See what CafeMoms are saying about saving time this holiday season..
I am so upset.
Almost every day since school started he has come home and tells me that he's being bullied in school.
This is really upsetting! I can't stand it. But not for the reason you think.
It's because he's not being bullied at all. I know this because I ask specific questions about what's going on. When I ask for specifics I realize his reports of "bullying" are really examples of kids playing a game and not inviting him. Or kids using a toy he wants and not giving up their turn when he asks.
I see the same kids he complains about rush up to him and hug him when he gets to school. I get reports from the teachers about how well liked he is. I see him on the playground and at birthday parties having a ball with these alleged bullies. He's not some poor kid being tortured by bullies. He's a normal kid, with normal social ups and downs that has been taught the world is full of dangerous bullies and kids need grown ups to keep them safe from other kids.
The whole ant-bullying movement has turned my own child into a victim. He's convinced he's being mistreated by his classmates because he's been told so many times no one is allowed to bully him. In his mind (and lots of other kids', trust me) this means that every time some hurts his feelings or doesn't do what he wants, he's been mistreated.
I want him to understand that other people's opinions and actions don't define him. But he's learning the opposite. He's learning that if everyone isn't kissing his booty every moment of every day he should be unhappy and demand retribution... OK, that might be a slight exaggeration. But it's not as far off as it sounds.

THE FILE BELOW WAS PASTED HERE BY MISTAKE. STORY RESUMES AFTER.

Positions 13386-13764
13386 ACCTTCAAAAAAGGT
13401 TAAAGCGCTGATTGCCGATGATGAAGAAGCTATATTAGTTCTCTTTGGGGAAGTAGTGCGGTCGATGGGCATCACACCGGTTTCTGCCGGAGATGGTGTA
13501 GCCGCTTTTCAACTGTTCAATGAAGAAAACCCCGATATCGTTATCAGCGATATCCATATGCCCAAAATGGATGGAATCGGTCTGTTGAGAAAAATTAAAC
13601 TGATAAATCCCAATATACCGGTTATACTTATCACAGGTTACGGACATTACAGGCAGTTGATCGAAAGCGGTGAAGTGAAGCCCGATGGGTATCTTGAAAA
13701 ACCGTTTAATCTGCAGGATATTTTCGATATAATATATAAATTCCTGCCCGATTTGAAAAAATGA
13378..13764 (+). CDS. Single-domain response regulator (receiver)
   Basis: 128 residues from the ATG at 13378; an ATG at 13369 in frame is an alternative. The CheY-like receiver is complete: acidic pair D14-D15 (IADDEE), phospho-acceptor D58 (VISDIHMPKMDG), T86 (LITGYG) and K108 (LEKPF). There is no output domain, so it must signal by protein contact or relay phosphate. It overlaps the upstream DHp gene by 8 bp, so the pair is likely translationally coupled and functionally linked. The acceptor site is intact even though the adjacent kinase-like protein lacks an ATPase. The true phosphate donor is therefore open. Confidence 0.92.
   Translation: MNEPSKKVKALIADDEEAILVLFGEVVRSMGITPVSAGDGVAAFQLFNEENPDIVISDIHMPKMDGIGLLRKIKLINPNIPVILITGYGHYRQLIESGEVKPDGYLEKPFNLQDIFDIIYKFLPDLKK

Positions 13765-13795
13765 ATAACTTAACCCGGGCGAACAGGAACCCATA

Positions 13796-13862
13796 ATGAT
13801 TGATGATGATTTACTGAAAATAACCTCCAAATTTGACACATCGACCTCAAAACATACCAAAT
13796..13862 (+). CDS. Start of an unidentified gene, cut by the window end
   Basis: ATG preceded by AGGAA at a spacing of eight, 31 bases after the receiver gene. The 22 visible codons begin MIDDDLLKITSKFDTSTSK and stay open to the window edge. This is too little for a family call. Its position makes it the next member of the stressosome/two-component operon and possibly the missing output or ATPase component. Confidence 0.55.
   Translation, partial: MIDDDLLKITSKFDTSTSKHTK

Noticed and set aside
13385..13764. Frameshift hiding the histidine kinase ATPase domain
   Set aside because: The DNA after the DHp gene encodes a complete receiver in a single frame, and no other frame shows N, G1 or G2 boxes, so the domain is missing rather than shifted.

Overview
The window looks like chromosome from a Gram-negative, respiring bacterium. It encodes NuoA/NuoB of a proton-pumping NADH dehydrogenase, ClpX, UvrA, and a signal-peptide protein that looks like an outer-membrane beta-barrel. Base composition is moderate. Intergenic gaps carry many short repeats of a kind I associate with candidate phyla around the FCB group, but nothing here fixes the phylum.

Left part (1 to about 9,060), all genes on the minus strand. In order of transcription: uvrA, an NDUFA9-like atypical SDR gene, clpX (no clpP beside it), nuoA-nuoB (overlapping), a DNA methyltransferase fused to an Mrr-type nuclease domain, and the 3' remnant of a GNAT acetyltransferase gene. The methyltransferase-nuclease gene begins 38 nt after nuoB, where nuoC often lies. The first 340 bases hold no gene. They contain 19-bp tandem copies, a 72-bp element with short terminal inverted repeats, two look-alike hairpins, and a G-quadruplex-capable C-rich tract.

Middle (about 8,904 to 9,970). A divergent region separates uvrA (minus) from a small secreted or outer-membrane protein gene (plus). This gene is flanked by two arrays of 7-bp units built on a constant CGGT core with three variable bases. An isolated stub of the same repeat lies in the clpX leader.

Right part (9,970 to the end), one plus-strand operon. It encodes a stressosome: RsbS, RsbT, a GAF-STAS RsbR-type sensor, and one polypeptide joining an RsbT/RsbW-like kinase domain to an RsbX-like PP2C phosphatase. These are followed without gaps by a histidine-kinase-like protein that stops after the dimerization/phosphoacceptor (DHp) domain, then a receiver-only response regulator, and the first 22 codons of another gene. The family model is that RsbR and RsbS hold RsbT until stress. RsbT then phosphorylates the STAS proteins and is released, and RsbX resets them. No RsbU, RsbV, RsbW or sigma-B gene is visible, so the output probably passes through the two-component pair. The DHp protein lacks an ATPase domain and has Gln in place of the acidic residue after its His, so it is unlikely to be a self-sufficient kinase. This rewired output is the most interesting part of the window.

Kids are people. People are moody, unpredictable and diverse. But the anti-bullying movement is teaching our children (including my child) that people are obligated to always be nice to each other.
That's just not a good preparation for the real world. Once kids leave this anti-bullying, school culture we have now the real world is going to kick their little booties. Who will they call when coworkers make plans and leave them out? How will they report it when the boss raises his voice when talking to them... When will they learn that sometimes people aren't very nice, but that isn't a reflection on them?
This has been bothering me for a long time. In the last 15 years I've seen my students ability to solve disputes and ignore idiots virtually disappear. But now, I hear my own child believing he is a victim because every child in his class doesn't want to be his BFF every moment of every day. UGH